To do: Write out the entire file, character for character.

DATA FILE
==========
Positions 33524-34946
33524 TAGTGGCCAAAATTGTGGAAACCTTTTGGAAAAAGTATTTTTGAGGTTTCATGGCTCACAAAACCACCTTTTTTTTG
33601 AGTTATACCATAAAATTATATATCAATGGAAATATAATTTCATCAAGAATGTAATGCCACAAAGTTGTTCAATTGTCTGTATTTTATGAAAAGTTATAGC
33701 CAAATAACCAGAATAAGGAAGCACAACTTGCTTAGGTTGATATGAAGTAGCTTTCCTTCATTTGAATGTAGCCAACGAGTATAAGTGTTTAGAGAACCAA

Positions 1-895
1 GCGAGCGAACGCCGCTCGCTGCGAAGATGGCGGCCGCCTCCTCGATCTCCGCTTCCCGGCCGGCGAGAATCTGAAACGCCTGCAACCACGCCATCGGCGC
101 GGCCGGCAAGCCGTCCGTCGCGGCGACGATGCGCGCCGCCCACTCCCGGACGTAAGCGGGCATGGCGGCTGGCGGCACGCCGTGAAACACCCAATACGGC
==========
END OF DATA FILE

Positions 33524-34946
33524 TAGTGGCCAAAATTGTGGAAACCTTTTGGAAAAAGTATTTTTGAGGTTTCATGGCTCACAAAACCACCTTTTTTTTG
33601 AGTTATACCATAAAATTATATATCAATGGAAATATAATTTCATCAAGAATGTAATGCCACAAAGTTGTTCAATTGTCTGTATTTTATGAAAAGTTATAGC
33701 CAAATAACCAGAATAAGGAAGCACAACTTGCTTAGGTTGATATGAAGTAGCTTTCCTTCATTTGAATGTAGCCAACGAGTATAAGTGTTTAGAGAACCAA

Positions 1-895
1 GCGAGCGAACGCCGCTCGCTGCGAAGATGGCGGCCGCCTCCTCGATCTCCGCTTCCCGGCCGGCGAGAATCTGAAACGCCTGCAACCACGCCATCGGCGC
101 GGCCGGCAAGCCGTCCGTCGCGGCGACGATGCGCGCCGCCCACTCCCGGACGTAAGCGGGCATGGCGGCTGGCGGCACGCCGTGAAACACCCAATACGGC